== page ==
11. 1.
    Elsewhere (and earlier) the contrast was emphasized between nature and the Bible: “God, what wonders in Your redemption! in Your being! in Your properties! Nature disappears before Your word. Here is the most holy; the entire creation is only a vestibule before what we see in this word.” (I, 49). “Nature is glorious; who can overlook it? Who understands its language? It is dumb, it is lifeless for the natural man. But Scripture, God’s Word, the Bible, is more glorious, more complete. It is the nurse which gives us our first food, — milk, and makes us strong enough gradually to walk upon our own feet …” (I, 91).Google Scholar
  12. 2.
    “We still lack a Derham who will uncover for us not the God of naked reason … but the God of the Holy Scriptures in the riches of nature, who will show us that all her treasures are nothing but an allegory, a mythological painting of heavenly systems — just as all events of terrestrial history are shadows of secret actions and unbosomed miracles” (I, 304).Google Scholar
  13. 1.
    “Man enjoys infinitely more than he has need of, and wastes infinitely more than he enjoys. What a prodigal mother Nature is to her children and how great her condescension when she diminishes the scale and proportion of our wants, but sets herself to supply sumptuously the hunger and extravagance of our desires. Must she not be the daughter of a loving and benevolent Father?” (Fragments, I, 298). This God cannot be derived from nature, but, being known, He can be recognized in nature.Google Scholar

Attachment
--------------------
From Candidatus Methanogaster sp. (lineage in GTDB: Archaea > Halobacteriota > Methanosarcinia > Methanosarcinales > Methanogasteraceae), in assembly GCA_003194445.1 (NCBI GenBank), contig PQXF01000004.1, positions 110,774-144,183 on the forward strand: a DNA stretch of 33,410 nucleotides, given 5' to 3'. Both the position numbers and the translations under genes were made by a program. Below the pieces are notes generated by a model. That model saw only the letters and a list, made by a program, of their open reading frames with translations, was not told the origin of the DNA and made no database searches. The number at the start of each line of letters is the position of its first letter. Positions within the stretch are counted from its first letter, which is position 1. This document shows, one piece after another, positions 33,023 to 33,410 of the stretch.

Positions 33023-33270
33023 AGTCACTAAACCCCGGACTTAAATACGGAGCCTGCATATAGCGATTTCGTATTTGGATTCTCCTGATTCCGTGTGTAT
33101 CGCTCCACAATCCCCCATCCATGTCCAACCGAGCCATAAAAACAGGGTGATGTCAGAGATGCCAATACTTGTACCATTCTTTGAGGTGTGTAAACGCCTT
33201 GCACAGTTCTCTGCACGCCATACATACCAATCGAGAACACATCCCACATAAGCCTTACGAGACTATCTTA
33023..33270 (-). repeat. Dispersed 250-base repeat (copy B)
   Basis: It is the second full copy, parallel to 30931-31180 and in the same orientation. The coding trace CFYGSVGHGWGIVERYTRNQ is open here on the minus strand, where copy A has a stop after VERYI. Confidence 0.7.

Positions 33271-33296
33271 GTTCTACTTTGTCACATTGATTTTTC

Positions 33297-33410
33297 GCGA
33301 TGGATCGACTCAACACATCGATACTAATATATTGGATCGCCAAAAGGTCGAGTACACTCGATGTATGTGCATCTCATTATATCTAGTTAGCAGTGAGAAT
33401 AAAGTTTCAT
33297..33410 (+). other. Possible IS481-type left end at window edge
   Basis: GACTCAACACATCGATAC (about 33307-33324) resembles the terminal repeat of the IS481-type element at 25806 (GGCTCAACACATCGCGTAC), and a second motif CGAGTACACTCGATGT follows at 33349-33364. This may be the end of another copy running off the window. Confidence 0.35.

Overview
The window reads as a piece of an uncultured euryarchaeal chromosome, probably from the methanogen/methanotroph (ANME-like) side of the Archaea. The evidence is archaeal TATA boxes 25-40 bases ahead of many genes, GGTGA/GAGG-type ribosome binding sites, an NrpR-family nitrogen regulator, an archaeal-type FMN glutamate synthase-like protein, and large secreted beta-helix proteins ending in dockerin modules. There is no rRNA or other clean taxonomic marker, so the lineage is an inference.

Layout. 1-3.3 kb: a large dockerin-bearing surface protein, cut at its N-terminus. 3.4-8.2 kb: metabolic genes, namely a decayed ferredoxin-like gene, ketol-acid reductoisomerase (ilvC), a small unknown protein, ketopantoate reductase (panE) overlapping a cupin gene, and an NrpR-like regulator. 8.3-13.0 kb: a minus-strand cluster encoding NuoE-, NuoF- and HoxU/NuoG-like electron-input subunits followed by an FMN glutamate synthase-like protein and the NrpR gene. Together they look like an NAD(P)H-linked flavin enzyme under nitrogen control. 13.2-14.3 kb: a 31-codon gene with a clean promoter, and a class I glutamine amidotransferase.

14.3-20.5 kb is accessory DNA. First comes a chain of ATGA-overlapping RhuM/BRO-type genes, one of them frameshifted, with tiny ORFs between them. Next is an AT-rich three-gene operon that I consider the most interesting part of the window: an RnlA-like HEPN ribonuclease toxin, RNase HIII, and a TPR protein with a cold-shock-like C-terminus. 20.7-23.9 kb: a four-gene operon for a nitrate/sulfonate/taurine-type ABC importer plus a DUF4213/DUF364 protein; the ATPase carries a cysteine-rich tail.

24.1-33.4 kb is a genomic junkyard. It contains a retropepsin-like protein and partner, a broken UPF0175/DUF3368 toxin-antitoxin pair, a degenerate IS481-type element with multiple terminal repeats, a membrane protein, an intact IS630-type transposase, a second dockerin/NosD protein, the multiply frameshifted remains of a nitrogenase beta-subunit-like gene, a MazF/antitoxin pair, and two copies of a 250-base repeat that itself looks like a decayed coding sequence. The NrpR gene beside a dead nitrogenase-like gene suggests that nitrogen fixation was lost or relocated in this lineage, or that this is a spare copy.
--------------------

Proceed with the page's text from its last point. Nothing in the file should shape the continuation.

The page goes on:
14. 1.
    “Just as the whole plan of nature is based upon the outer bodily needs and conveniences of man, so is the entire plan of grace upon the nature, needs and secret claims of our souls and our immortal spirits.” (I, 286).Google Scholar
  15. 1.
    In the middle period of his career, during the time of the writing of the Essay of a Sibyl on Marriage (1775) and Skirts of Fig Leaves (1777), Hamann showed particular interest in the sexual aspect of EROS. Cf. also the last line of a poem he quotes in his notebook: “Wer mich und Ilse sieht im Grase, Sieht in das Centrum der Natur.” (V, 266). Nadler’s thesis (that to Hamann God and the world are a “mystical body” with sex in the middle — cf. Biography, p. 467) is possible if one ignores Hamann’s principles in the interpretation of the EROS-drives of nature. The real issue raised by Nadler is not Hamann’s positive valuation of sex, — this is undeniable — but whether EROS is to be interpreted by the grace of God, or the grace of God by EROS. Hamann’s approach should be clear.Google Scholar
  16. 2.
    “God has given our souls a hunger after knowledge, a longing to know, an unrest when we find ourselves in a dark and obscure place; He has given our souls a thirst of desire which yearns for, which cries out after a Good which we as little know how to name as the deer the fresh water, which we however recognize and lap up as soon as we encounter it.” (I, 162-163).Google Scholar

Copyright information

© Martinus Nijhoff, The Hague, Netherlands 1966

Authors and Affiliations

  • W. M. Alexander
    • 1
  1. 1.St. Andrews CollegeCanada